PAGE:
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Antiandrogen blocks or suppresses the action of male sex hormones like testosterone in the body. This type of hormone therapy can be used in the treatment of several conditions, as well as in hormone management plans for transsexual women. A variety of antiandrogens are available in varying doses which can be suited to different kinds of medical conditions. Depending on why a patient takes the drug, it may be necessary to pursue treatment for life to prevent a recurrence of disease.
In men, the usual reason to employ antiandrogen therapy is in the treatment of prostate cancer. By targeting hormones associated with the tumor, it may be possible to slow or stop its growth. This can be useful as a monotherapy in men with small, localized tumors, and may be considered as an option in combination therapy with other treatment options. Medical providers may recommend antiandrogen therapy if they feel a patient would experience improvements while on the hormones, and can provide more information about the potential risks and benefits.
Several skin conditions in women can be treated with antiandrogen therapy. Women naturally produce low levels of androgens, but when they get unusually high, they can cause problems like pigmentation changes, increased hair production, female-pattern hair loss, and acne. Taking antiandrogens can help stabilize these problems and keep the patient’s skin clear. Patients can discuss their options with a dermatologist and an endocrinologist to determine the appropriate dosage for treatment and maintenance.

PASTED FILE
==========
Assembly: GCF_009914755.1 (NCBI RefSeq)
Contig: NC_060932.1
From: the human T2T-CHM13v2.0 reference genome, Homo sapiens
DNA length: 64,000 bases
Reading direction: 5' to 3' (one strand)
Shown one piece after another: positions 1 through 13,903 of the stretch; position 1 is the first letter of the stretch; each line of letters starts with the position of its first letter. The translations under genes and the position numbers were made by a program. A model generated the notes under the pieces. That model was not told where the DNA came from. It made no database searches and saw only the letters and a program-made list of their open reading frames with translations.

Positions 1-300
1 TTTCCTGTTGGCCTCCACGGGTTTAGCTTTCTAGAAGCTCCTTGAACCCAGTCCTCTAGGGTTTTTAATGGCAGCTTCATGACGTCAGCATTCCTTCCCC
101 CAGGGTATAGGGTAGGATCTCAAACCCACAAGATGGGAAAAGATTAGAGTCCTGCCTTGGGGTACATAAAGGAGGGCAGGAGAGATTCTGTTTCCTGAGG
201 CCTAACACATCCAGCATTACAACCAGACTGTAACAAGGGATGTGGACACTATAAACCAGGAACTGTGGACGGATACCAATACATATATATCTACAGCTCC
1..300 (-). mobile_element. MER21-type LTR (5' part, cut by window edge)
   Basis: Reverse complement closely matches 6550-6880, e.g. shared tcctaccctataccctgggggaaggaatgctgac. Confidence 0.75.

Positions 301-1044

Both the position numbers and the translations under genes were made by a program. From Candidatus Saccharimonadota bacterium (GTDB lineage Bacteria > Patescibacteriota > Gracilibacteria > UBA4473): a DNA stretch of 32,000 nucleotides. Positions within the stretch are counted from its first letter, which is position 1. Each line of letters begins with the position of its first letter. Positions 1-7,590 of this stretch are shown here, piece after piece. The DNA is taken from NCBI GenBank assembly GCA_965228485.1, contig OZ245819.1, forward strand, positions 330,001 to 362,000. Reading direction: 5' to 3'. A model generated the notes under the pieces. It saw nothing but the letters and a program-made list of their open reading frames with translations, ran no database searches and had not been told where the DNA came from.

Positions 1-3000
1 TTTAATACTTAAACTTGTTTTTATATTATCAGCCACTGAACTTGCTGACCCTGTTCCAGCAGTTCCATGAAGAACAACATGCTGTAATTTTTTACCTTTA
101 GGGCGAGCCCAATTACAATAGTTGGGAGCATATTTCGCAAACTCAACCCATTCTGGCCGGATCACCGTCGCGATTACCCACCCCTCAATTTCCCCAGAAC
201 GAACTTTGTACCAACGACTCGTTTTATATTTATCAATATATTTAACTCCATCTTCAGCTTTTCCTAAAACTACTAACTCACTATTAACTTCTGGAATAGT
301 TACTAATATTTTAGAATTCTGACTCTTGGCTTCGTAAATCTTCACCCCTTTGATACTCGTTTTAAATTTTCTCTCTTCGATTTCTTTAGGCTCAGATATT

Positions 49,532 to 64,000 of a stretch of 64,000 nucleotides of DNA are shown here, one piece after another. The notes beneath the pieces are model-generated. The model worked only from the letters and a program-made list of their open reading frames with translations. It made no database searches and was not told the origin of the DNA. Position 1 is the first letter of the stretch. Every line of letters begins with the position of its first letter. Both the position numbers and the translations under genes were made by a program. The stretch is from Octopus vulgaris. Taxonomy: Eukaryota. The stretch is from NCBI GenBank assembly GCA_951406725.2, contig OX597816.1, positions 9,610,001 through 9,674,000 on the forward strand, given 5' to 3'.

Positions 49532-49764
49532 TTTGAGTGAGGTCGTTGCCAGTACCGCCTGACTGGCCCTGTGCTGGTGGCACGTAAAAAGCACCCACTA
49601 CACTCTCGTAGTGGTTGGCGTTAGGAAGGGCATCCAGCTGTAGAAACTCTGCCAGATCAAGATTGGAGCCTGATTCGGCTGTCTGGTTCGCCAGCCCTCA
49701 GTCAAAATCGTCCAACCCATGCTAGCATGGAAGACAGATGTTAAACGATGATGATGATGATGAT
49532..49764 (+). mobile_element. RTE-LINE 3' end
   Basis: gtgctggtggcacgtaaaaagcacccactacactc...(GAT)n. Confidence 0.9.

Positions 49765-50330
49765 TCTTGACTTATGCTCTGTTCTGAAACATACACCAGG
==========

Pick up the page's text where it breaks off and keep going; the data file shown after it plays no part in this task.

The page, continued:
Transsexual women can use antiandrogen therapy to suppress the production of male hormones in their bodies, especially before orchiectomy to remove the testes. The therapy in combination with female hormones will slowly change the patient’s endocrine profile; this will lead to changes in fat deposition, contribute to the formation of breasts, and help the patient’s skin get smoother and clearer. Hormone therapy needs to be continued for life to experience these benefits, and women need to be carefully monitored to check for signs of complications associated with endocrine imbalances.
The best antiandrogen medication to use can depend on the patient and the circumstances, as can the dosage. A medical practitioner may start the patient on a low dose to find the lowest possible therapeutic dose. This can help lower the risk of side effects that might make it hard to continue with antiandrogen therapy. If one medication is not effective, it may be possible to switch to a different drug to determine if it will provide the desired benefits.